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Like a baby falling from a hot air balloon...

... a baby holding a tricopter. That's what it looked like as my DIY aircraft plummeted toward the Earth. A moment of shock, the sounds of propellers spinning up and down wildly trying to regain control, then WHAM. From 50 feet up, my tricopter had suddenly tumbled out of the air and bellyflopped onto the highway.

How could this have happened? Where did it go wrong? One minute it was flying just fine, then suddenly... destruction.

My heart was in my stomach as I slowly approached the disaster area in the middle of the two lane road. Thankfully no cars were in sight on the little-traveled highway. As I got closer I could see pieces everywhere. All three Rotor Bones landing gears were completely shattered. The battery - smashed. Rear servo - annihilated. Motors? One was still connected to the airframe with a severely bent mount. One was still zip-tied to its broken Rotor Bones mount and lay a few feet away. The third was gone - disappeared into the nether. The third motor's bell and prop lay in the middle of the road, but the motor itself and its mount were nowhere to be seen.

The airframe itself somehow survived. It consisted of the Anycopter hub and the traditional 1/2" dowels. One dowel had already been broken and glued back together twice from previous crashes; now it seemed to smirk at me from the road as I picked up the pieces of my more expensive broken parts. Luckily the flight controller and ESCs were still right as rain, though two of the zip-tied ESCs had made the 90 degree rotation to come to rest on the bottom of their square dowels.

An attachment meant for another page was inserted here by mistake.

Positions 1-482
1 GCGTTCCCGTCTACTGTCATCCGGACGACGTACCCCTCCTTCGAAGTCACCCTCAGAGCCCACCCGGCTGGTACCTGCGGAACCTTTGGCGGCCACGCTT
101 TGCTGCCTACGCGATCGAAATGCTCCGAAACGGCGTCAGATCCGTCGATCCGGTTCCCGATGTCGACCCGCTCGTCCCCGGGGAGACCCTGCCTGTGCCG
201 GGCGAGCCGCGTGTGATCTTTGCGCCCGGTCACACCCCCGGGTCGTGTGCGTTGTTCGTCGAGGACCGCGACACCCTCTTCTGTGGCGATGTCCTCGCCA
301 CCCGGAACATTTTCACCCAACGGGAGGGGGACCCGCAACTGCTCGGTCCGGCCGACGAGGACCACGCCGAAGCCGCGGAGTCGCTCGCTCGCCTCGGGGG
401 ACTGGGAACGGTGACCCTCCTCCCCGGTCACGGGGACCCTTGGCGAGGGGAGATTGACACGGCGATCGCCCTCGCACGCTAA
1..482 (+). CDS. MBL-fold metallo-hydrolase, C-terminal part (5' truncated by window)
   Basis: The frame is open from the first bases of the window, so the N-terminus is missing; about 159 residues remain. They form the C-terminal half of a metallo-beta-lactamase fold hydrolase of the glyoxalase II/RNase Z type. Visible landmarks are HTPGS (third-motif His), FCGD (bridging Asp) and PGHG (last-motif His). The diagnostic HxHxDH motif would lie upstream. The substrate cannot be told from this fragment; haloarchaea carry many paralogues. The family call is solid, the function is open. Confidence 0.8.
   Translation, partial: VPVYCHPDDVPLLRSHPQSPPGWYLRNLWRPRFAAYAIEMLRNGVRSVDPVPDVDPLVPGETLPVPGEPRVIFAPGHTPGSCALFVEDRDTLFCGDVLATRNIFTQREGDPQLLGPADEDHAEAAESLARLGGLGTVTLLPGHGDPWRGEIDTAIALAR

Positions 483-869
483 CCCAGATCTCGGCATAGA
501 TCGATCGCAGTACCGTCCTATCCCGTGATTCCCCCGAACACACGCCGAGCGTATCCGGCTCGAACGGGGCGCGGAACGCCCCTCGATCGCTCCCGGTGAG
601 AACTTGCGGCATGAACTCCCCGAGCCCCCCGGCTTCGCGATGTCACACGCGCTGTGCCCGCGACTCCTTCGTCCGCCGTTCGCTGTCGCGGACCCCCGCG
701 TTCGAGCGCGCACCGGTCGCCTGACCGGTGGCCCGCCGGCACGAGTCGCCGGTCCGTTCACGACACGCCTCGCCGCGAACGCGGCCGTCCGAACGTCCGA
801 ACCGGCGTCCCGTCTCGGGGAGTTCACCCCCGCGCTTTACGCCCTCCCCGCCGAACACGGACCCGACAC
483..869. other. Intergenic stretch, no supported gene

How did this happen? I will never know for sure, but I did find a couple clues. The most likely cause of this crash... was a crash I had 5 minutes prior. Flying from the steps of a gazebo, I was doing some close low speed passes to test my orientation skills. Right became left and left became right at the wrong time and the copter flew into one of the gazebo poles and plopped on the ground. The only apparent damage was a slight dent in the prop that had hit the pole. I set the copter back up and it took off perfectly. I thought nothing else of it...

After buying a $4 bottle of cabernet at the gas station on the way home (to be consumed entirely) and having a chance to inspect the wreckage more closely on a table, I noticed that the prop that had made contact with the gazebo pole was spinning freely around the motor shaft. The plastic adapter fitting (whatever it's called) appeared to have melted and cored the propeller's hub.

My hypothesis is that it either became loose or was damaged when it hit the pole, and my fool self just put it right back up in the air. It held for a few minutes until the DT700 finally ripped it apart.

Lessons learned:

- Super glue the adapters to the prop hub, use lock washers above and below the prop, and crank down on a lock nut to secure those props in place until I SAY SO

- don't fly above hard things

- CHECK EVERYTHING after every crash, no matter how minor

Since this incident other crashes have come and gone but the copter is still flying as good as ever (with new homemade landing gear). But this was the crash that so far has had the greatest impact on my approaches to building and flying a contraption that has soaked up so many countless hours of my attention.
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Dedicated foam bender
Wow, that's sad to hear. I'm not sure the lockwashers are completely necessary, but regularly checking props for spin/looseness is. Especially after a crash. Also, checking the props for the telltale white stress marks near the hub can save an innocent copters life!


Hostage Taker of Quads
Heard a suggestion for Nylon washers on the props recently. They'll compress a bit, so you can really crank down on the prop nut. haven't tried it but seems sound.


Amateur Extra Class K5TWM
I ALWAYS use nylon insert locking nuts instead of the standard spinner shaped nut. I had your issue early in my Multirotor builds and have not had it since due to the locking nuts.